Preparing for labour
Posted 06/09/2011 11:44:00 | Filed under Our Experts
Hi everyone. We get a lot of calls from mums-to-be who are rather nervous about giving birth. So I thought it would be useful to talk about preparing for labour - then you'll have a better understanding of what's to come.
At your antenatal appointments, your doctor or midwife will note the position of your baby. If it’s in the breech position, which is bottom first, they’ll make an appointment for you to see your consultant obstetrician. And if your baby stays in this position after 35 weeks, it’s less likely they’ll be able to turn on their own, so you’ll need to discuss your preferences for the birth. These include caesarean section or the option of trying to turn your baby round so that the head is downwards, however some hospitals are able to support women who have vaginal breech births.
Knowing what’s happening to your body can also help you identify the signs that labour’s on its way. You may notice increased amounts of vaginal discharge and mucus and you could experience Braxton Hicks contractions - these are irregular contractions which you may have experienced during your pregnancy. They are unlike true labour contractions, which tend to be longer, increase in intensity and form a regular pattern over time.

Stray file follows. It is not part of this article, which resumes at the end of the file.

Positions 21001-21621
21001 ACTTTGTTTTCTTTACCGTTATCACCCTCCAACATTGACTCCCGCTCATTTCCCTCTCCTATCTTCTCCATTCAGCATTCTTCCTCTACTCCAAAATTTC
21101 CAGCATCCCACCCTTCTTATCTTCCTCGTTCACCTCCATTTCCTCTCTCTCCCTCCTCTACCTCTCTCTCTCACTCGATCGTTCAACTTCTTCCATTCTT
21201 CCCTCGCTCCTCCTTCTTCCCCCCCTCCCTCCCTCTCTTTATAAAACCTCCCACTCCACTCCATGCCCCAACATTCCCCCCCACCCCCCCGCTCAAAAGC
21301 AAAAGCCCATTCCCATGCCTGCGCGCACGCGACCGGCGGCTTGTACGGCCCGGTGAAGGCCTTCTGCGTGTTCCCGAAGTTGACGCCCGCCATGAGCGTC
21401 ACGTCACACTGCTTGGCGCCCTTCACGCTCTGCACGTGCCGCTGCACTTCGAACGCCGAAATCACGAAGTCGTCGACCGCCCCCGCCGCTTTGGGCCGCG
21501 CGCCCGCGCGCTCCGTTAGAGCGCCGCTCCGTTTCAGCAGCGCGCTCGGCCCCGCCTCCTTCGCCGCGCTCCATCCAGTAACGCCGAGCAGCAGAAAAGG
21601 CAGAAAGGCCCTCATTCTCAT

It’s also worth remembering that your due date is only an estimate and your baby may come earlier or later than expected. So it’s a good idea to have your birth plan ready and your hospital bag packed, just in case. There's plenty more information about preparing for birth on our website, which may help you feel more relaxed about it and in control. The final stages can feel like a waiting game and there’s little you can do but be patient and stay calm. Your baby will come when they’re good and ready but if by 40 weeks there’s still no sign of them, your midwife will discuss your options with you or arrange an induction date for around 42 weeks.
This is just a general overview of what to expect, so if you do have any questions or need advice, please get in touch with me or any of our experts; we’re here to help.
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